Jun 6, 2024 | 4 min read

Improving GRESB Scores: Insights from Asset-Level Performance

Luc van de Boom

As the global emphasis on sustainable investing intensifies, the GRESB (Global Real Estate Sustainability Benchmark) Score has become a crucial metric for assessing the ESG performance of real estate portfolios. At Scaler, we understand that to improve your GRESB Score, it's essential to focus on granular, asset-level performance. Our platform facilitates this focus and enables you to enhance your overall portfolio performance, showcasing your commitment to sustainability to shareholders.

In this article, we share insights on how to improve your GRESB Score by examining and optimizing asset-level performance.

Understanding GRESB's Energy Data Scoring

GRESB scores energy data at the asset level based on three main criteria: Data Coverage, Like-for-Like (LFL) Change, and Renewable Energy Percentages (both onsite and offsite). The GHG, water, and waste data are scored similarly, but instead of focusing on renewable energy, the emphasis is on water reuse and the amount of waste diverted from landfills. Energy points

Each criterion requires precise data collection and rigorous analysis:

Data Coverage (8.5 points)

GRESB evaluates data coverage via two dimensions – Area and Time.

  • Area: This refers to the percentage of the total portfolio area for which performance data is available.
  • Time: This measures the percentage of the ownership period for which performance data is available.

Ensuring comprehensive data coverage in both these dimensions is critical. For example, if you have a property portfolio spanning 1,000,000 square feet and performance data is available for 950,000 square feet, your data coverage (area) is 95%. And you should strive to have consumption data for the entire reporting period where the asset was under your ownership. For example, if the asset was owned for the whole reporting period, you should have coverage for the full 365 days. Data coverage

Like-for-Like Change (2.5 points)

Like-for-Like (LFL) Change: This metric assesses the change in performance data for comparable assets over two consecutive reporting periods. Assets included in LFL calculations must meet stringent criteria:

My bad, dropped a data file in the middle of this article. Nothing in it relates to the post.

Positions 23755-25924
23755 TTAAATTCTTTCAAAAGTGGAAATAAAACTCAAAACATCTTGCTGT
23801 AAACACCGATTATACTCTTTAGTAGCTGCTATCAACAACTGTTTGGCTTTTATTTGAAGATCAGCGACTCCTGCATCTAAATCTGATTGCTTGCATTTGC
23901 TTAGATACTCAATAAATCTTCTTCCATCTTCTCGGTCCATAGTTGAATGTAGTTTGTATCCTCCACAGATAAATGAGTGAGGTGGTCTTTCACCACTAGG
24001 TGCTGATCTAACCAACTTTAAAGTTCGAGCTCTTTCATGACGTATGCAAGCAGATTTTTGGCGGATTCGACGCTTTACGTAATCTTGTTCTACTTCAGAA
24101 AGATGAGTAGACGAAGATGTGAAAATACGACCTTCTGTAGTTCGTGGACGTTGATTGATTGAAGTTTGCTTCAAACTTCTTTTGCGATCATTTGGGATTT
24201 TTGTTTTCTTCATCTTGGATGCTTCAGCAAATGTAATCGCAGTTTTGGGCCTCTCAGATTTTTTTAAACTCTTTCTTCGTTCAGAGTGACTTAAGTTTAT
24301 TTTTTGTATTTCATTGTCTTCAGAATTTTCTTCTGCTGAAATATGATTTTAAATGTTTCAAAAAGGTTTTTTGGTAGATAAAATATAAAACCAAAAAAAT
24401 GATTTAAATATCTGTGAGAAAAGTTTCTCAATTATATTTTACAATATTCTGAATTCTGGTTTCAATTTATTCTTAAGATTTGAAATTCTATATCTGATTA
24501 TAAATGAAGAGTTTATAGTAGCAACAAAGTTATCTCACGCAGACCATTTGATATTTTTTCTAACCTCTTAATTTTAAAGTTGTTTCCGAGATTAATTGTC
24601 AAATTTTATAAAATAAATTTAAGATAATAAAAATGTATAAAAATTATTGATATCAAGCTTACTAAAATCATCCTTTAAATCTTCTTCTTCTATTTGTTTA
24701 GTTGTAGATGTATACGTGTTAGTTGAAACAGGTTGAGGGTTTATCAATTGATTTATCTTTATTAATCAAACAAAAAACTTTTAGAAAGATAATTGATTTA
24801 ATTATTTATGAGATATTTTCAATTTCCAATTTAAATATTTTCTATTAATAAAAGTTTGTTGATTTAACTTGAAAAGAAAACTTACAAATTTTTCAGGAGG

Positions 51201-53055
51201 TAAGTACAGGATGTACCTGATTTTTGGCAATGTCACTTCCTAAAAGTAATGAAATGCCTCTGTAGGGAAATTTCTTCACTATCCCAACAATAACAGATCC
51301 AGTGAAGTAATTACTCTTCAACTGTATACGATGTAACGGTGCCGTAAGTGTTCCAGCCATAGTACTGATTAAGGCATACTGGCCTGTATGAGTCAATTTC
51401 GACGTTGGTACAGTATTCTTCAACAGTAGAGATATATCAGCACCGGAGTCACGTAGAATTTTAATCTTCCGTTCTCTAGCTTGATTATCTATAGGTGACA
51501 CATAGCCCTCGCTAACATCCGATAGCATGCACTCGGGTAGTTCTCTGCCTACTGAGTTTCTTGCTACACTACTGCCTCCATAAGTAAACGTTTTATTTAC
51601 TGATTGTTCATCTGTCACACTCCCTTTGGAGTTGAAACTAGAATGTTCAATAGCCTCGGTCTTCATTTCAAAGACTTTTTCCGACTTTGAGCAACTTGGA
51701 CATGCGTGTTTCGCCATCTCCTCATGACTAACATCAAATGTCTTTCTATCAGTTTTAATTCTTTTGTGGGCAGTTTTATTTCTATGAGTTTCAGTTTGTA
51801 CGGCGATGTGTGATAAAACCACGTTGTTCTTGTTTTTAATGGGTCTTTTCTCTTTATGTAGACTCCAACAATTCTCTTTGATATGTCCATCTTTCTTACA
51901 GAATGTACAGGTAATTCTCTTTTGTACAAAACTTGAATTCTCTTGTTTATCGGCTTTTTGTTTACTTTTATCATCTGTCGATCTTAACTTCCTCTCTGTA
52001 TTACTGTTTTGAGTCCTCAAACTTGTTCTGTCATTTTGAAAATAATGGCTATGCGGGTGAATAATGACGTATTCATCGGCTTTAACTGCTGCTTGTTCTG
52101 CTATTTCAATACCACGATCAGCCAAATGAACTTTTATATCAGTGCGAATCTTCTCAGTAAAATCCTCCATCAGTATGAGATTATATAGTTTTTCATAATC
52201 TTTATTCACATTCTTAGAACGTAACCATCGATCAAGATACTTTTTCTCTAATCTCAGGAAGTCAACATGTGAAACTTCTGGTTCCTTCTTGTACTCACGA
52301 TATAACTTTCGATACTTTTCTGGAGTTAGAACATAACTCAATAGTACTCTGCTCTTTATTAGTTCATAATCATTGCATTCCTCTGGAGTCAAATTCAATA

• Classification as a Standing Investment (for the entirety of the two consecutive reporting periods).
  • Full reporting period data availability, (over 355 days)
  • Consistent data coverage (within a 1% error threshold), AND which is not negative

Improving LFL change requires consistent and comparable data across years. Identifying and addressing performance issues in assets that consistently underperform can lead to significant improvements in this metric.

  • You gain a half point simply for having any data that can be compared Like-for-Like. And this is even relevant if you weren’t able to complete your data collection in the previous reporting season. For example, you implemented new data collection processes and only obtained 50% energy consumption data coverage for the 2023 assessment (over 2022 data), but now have 100% data collection for both 2022 and 2023. Update your energy consumption and coverage for 2022 and receive credit in this year’s assessment for Like-for-Like.
  • The remaining two points are based on having negative Like-for-Like change, i.e. lower energy consumption year over year. Like-for-Like

Renewable Energy (3 points)

A critical aspect of improving your GRESB score is optimizing the use of renewable energy within your portfolio. GRESB scores this section by evaluating both onsite and offsite renewable energy. The scoring methodology for renewable energy is divided into two main parts:

Initial Renewable Energy Generation:

  • Onsite Renewable Energy: If any onsite renewable energy was generated in the current year, this can earn up to 1 point, or 1/3 of the maximum score.